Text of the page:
This resource is explicitly designed to build towards this science and engineering practice.

Comments about Including the Science and Engineering Practice
The students asked a series of questions to investigate cause and effect relationships including the effect of water and the distance between two magnets while in water, the effect of different materials and properties of matter (solids, liquids, and gases) placed between the magnets, and the strength of magnets. However, the cause and effect relationships were not explicitly stated. It is recommended that students be encouraged to explicitly identify cause and effect relationships as they report the findings of their investigations. The understanding that their findings reveal a pattern also needs to be made explicit, especially for third graders.

Disciplinary Core Ideas

This resource is explicitly designed to build towards this disciplinary core idea.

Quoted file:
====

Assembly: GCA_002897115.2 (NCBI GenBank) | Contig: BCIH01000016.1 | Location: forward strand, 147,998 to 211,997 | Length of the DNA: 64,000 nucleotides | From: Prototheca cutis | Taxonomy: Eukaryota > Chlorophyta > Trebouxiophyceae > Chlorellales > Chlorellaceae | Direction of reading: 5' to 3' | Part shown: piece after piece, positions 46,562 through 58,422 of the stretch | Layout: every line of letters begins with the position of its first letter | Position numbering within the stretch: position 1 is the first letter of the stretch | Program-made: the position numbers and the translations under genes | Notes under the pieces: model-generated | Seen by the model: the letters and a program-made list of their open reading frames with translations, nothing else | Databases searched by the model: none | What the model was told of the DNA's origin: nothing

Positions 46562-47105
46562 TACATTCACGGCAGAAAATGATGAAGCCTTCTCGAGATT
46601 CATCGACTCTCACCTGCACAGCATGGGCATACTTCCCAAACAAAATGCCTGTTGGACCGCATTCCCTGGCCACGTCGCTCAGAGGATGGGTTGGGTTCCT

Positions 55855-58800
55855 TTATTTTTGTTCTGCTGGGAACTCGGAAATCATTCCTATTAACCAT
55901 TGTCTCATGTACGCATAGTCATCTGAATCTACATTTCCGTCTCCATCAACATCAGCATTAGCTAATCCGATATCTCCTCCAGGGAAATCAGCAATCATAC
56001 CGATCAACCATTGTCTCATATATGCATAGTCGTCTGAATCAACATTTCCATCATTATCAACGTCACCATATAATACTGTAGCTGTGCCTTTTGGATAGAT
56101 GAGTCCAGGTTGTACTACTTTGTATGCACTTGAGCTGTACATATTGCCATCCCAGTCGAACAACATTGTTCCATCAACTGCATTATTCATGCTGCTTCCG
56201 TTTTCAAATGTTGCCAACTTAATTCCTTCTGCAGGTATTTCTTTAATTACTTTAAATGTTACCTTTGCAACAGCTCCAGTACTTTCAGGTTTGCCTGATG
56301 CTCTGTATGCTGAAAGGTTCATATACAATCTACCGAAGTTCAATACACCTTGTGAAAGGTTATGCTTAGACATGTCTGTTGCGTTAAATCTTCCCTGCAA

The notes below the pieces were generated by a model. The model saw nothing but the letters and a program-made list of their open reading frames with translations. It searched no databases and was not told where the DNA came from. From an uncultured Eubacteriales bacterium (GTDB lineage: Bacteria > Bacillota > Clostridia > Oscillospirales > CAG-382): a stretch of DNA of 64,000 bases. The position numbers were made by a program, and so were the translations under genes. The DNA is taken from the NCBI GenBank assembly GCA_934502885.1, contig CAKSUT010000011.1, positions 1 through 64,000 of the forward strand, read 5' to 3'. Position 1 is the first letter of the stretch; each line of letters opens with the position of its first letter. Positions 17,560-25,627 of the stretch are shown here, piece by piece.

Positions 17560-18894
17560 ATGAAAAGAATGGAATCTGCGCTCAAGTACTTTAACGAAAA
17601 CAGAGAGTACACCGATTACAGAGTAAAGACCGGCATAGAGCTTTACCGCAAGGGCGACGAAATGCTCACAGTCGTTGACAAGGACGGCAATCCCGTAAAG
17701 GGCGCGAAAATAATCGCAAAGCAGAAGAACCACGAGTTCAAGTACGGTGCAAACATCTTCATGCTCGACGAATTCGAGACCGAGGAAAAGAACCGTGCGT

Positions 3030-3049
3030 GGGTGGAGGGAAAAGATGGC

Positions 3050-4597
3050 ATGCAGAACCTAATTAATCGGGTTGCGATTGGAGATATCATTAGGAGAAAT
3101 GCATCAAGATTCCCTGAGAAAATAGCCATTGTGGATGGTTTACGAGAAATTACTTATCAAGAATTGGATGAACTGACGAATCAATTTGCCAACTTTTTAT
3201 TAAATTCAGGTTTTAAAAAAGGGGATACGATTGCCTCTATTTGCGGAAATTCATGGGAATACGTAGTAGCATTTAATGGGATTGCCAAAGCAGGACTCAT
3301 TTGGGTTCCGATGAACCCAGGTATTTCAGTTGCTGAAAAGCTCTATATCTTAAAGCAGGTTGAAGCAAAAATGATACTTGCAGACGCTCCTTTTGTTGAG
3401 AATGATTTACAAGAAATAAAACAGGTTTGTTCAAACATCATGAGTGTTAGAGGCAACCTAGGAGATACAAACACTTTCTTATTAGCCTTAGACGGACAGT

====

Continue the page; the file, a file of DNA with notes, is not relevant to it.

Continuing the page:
Comments about Including the Disciplinary Core Idea
While the similarities between electrical and magnetic forces were considered in their discussions of their findings, the focus of this series of investigations focused on the interactions between two magnets not in contact with each other. Through these investigations, students were able to reason that the strength of the magnetic force was dependent on the magnets’ strength and the distances between them. Third grade students should be able to reach similar conclusions as well. The testing of properties such as material composition of the magnets (i.e., alnico, ceramic, rubber) is suggested to further enhance these investigations.